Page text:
Meet Leslie, a long lost friend from Vermont who stopped by to see us with her husband last week as part of their road trip around the United States. When we first reconnected through Facebook, Leslie mentioned that someday she would love to take an avocado grove tour to see how avocados grow…and last weekend her wish came true! These are tall, older trees with fruit that grows high above the ground in the canopy…I like to call this our “enchanted forest”!
Who could have imagined when we were growing up in central Vermont that someday we would have technology to allow us to reconnect, sowing seeds of friendship as married couples with grown children? Considering that we were among the last students to use slide-rules in high school math classes, and were excited to have electronic adding machines in our college classrooms, the capabilities that we have now through the internet seem miraculous to us.
As we walked through the acres of avocado trees, the warm sunny weather that made our time so enjoyable was contributing to the drought conditions due to a lack of seasonal rains. California depends on winter rains between December and March every year. January is supposed to be cool, cloudy, and wet. Instead the unrelenting sunshine has confused the plants and trees with temperatures we would expect in April and May. Farmers have had no down time since the harvest because there is no rain, and must continue to irrigate their trees with expensive water that is in short supply.
Without rains to leach the soil, salt builds up in the soil around the trees….you can see the white salty precipitate on top of the ground. If the trees do not get water when they need it, the salt is taken up into the tree through the roots and the leave will turn brown. This is called “Tip Burn”…some varieties of avocado trees are more prone to salt damage than others, but all trees can be damaged if they are not watered enough. During this warm, dry weather it is important to keep the trees irrigated and healthy so they will hold the crop of avocados that will be harvested later in the spring. They need to bloom in the next several months to set next year’s crop.
Each tree has its own sprinkler, and the dry leaves that have fallen from the tree make a thick mulch to hold in the moisture around the tree. Without water the trees can be stressed, drop all their fruit and not be able to set a good crop for the next year. This is why farmers must work around the clock to make sure the trees get the correct amount of water. Even with irrigation, the trees need those winter rains to leach the salts from the soil. It is very expensive to use irrigation water for leaching, which can destroy the profitability of the farm.
We had a great time picking some Fuerte avocados with Leslie and Leo. They learned out to use the picking pole to clip an avocado from the high branches of the trees. These Fuerte trees have very brown leaves due to the dry weather and the salt that has built up in the soil without rain to leach it clean. Fuerte avocados cannot take the salt as well as other varieties. It makes us sad to see the brown tip-burned leaves are on these trees.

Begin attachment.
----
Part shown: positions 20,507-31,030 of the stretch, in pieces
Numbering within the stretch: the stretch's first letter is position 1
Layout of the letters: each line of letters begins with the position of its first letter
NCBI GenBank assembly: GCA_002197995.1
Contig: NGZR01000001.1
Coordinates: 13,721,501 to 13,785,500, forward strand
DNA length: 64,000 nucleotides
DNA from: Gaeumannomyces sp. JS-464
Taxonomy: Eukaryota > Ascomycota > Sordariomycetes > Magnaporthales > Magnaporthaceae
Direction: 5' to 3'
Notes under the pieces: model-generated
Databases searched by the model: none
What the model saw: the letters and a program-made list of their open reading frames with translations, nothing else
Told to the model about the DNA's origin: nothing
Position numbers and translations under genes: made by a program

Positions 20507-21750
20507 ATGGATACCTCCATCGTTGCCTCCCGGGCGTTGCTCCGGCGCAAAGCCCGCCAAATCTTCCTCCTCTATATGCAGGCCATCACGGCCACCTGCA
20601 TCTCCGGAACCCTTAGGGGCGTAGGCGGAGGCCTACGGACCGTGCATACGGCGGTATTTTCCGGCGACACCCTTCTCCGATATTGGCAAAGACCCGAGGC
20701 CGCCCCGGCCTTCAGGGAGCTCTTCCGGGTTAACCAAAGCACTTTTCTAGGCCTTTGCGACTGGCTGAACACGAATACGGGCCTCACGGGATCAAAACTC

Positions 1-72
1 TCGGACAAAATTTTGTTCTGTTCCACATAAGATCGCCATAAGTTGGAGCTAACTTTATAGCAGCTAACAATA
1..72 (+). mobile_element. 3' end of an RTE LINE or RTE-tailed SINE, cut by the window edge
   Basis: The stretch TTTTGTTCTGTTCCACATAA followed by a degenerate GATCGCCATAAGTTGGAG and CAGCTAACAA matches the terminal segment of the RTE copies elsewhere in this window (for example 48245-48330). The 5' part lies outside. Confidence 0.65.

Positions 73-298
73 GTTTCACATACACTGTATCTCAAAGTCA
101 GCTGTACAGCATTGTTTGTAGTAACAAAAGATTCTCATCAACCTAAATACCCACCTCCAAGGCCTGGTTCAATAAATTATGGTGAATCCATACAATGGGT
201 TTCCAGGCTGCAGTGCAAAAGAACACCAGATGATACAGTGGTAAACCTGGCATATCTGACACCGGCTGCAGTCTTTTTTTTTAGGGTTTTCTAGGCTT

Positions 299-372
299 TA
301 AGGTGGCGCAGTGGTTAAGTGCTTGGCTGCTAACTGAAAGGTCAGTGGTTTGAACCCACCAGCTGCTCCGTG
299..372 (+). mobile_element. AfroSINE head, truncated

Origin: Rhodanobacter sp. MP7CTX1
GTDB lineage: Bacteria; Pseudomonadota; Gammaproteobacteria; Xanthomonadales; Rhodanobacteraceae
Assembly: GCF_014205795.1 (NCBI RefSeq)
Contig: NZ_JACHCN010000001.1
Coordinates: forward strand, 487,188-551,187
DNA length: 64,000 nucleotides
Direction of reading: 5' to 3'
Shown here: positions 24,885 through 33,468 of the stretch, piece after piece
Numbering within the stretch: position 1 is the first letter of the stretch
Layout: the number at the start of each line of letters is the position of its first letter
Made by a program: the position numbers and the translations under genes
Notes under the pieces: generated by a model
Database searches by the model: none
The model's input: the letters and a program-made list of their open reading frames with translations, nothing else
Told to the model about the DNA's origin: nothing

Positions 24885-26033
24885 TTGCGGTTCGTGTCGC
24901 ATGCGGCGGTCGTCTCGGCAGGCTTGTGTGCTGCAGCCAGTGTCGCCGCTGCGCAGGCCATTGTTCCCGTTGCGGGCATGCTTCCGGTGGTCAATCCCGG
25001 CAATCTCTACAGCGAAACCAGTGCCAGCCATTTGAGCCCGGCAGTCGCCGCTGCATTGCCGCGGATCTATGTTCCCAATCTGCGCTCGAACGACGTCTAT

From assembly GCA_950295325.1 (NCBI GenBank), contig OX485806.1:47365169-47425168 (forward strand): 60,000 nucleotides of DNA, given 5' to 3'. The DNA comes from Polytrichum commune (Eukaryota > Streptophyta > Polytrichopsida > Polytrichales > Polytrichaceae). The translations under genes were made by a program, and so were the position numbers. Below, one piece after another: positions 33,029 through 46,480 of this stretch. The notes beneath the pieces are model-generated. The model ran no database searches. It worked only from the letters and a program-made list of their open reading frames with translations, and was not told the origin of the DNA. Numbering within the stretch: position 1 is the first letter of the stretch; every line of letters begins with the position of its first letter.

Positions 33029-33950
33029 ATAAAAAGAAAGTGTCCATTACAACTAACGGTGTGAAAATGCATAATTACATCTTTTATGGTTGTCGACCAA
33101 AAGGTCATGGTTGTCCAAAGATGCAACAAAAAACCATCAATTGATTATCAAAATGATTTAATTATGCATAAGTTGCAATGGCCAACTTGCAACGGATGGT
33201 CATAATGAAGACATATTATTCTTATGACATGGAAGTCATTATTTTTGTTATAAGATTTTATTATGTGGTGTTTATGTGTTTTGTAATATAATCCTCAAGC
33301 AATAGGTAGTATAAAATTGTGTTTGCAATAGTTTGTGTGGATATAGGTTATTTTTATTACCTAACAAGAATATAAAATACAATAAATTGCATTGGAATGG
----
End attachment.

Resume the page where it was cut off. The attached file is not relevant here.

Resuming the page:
Some of the trees are trying to bloom already too! Here are some beautiful flowers from the Fuerte trees. Did you know that an avocado flower can be male on one day and female the next? True story! Learn more here: Where Do Baby Avocados Come From?
We explained about stumping the trees too.These older trees were almost 50 feet tall, but we cut them down to let them regrow . The shorter trees produce fruit that is easier to pick and more cost effective to grow. The tree on the left has been re-growing for two years, and the one on the right has been re-growing for one year. Learn more here: Why We Cut Down The Avocado Trees They Regrow!
I was eager to show Leslie the wild peonies that grow in a meadow on the ranch, but I wasn’t sure we would find any in bloom. The warm weather has accelerated the growth of the wild plants too. We found several wild peony plants with flowers that were already going to seed.
We found other wild flowers in bloom as well! From left, wild lupine, bright colored “freeway flowers” and miner’s lettuce, an edible plant.
Our friends Leslie and Leo had not tasted Fuerte avocados, so we gave them some that will take a week or longer to soften before they will be ready to eat. The skin of the Fuerte avocados is thinner than the Hass avocados they usually find in stores in Vermont. The flavor is nuttier too…and the skin will peel off of the fruit perfectly. As we were sharing information about growing avocados, Leo told us about his experience with making maple syrup from the sap of Vermont maple trees. He even gave us some Vermont maple syrup that he made himself!
We had a wonderful time sharing our stories, and promised to visit Leslie and Leo in Vermont. We’re looking forward to their next trip to California too! Instead of being sad in our “empty nest” now that our children are grown, we’ll anticipate more wonderful times with friends old and new!